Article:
take to the cleaners, to

take someone to the cleaners

 
1. Sl. to take a lot of someone's money; to swindle someone. The lawyers took the insurance company to the cleaners, but I still didn't get enough to pay for my losses. The con artists took the old man to the cleaners.
2. Sl. to defeat or best someone. We took the other team to the cleaners. Look at the height they've got! They'll take us to the cleaners!
See also: cleaner, take
McGraw-Hill Dictionary of American Idioms and Phrasal Verbs. © 2002 by The McGraw-Hill Companies, Inc.

take to the cleaners

1. Take or cheat one out of all of one's money or possessions, as in Her divorce lawyer took him to the cleaners, or That broker has taken a number of clients to the cleaners. [Slang; early 1900s]
2. Drub, beat up, as in He didn't just push you-he took you to the cleaners. [Slang; early 1900s]
See also: cleaner, take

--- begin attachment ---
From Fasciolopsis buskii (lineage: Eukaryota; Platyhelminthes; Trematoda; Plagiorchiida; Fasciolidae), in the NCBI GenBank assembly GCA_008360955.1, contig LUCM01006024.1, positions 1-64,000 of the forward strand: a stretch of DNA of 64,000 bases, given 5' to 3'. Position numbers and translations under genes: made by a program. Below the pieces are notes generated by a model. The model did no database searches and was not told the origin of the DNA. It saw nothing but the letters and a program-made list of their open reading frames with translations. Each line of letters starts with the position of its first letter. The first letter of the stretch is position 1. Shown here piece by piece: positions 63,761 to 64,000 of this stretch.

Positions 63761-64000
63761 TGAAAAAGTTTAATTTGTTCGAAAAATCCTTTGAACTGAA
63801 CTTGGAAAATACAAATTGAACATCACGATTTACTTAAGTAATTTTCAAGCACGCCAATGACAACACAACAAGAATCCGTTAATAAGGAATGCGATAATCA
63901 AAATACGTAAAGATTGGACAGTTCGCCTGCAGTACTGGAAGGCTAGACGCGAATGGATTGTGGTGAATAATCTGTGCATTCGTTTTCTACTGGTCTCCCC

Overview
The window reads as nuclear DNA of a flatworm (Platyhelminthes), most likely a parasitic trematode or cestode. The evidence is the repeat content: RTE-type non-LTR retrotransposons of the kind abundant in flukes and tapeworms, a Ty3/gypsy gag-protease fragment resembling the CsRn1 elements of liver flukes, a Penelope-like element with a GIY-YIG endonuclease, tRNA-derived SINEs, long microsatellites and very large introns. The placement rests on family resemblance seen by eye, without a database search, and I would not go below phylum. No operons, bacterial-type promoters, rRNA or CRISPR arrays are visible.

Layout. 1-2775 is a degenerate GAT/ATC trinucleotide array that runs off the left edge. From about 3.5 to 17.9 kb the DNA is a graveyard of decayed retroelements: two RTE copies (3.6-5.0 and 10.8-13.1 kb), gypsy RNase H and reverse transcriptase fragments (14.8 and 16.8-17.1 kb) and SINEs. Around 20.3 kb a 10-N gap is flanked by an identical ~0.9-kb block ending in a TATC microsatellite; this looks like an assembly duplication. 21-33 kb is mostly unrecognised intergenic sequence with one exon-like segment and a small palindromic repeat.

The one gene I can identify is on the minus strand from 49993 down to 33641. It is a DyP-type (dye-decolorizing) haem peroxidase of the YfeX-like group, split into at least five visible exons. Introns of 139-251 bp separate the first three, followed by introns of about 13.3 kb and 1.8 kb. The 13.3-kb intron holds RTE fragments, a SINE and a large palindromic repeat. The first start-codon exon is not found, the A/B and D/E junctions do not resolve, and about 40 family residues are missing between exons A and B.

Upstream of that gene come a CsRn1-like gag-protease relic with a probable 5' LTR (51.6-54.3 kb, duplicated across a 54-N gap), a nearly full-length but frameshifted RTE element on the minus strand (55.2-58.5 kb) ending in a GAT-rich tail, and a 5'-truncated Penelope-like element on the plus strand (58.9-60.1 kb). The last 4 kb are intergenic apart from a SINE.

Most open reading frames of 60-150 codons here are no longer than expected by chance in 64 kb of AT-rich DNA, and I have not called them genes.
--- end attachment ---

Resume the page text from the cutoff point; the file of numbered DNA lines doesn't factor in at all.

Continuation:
The American Heritage® Dictionary of Idioms by Christine Ammer. Copyright © 2003, 1997 by The Christine Ammer 1992 Trust. Published by Houghton Mifflin Harcourt Publishing Company. All rights reserved.

take to the cleaners

Slang
To take all the money or possessions of, especially by outsmarting or swindling.
See also: cleaner, take
American Heritage® Dictionary of the English Language, Fifth Edition. Copyright © 2016 by Houghton Mifflin Harcourt Publishing Company. Published by Houghton Mifflin Harcourt Publishing Company. All rights reserved.

take to the cleaners, to

To dupe or defraud; to wipe out financially. This term may have been derived from the older to be cleaned out, which dates from the early nineteenth century and has precisely the same meaning. The current cliché is American slang dating from the mid-twentieth century, when commercial dry-cleaning establishments became commonplace, but it probably originated, like the older term, among gamblers. H. MacLennan used it in Precipice (1949): “He had taken Carl to the cleaners this time.”
See also: take
The Dictionary of Clichés by Christine Ammer Copyright © 2013 by Christine Ammer
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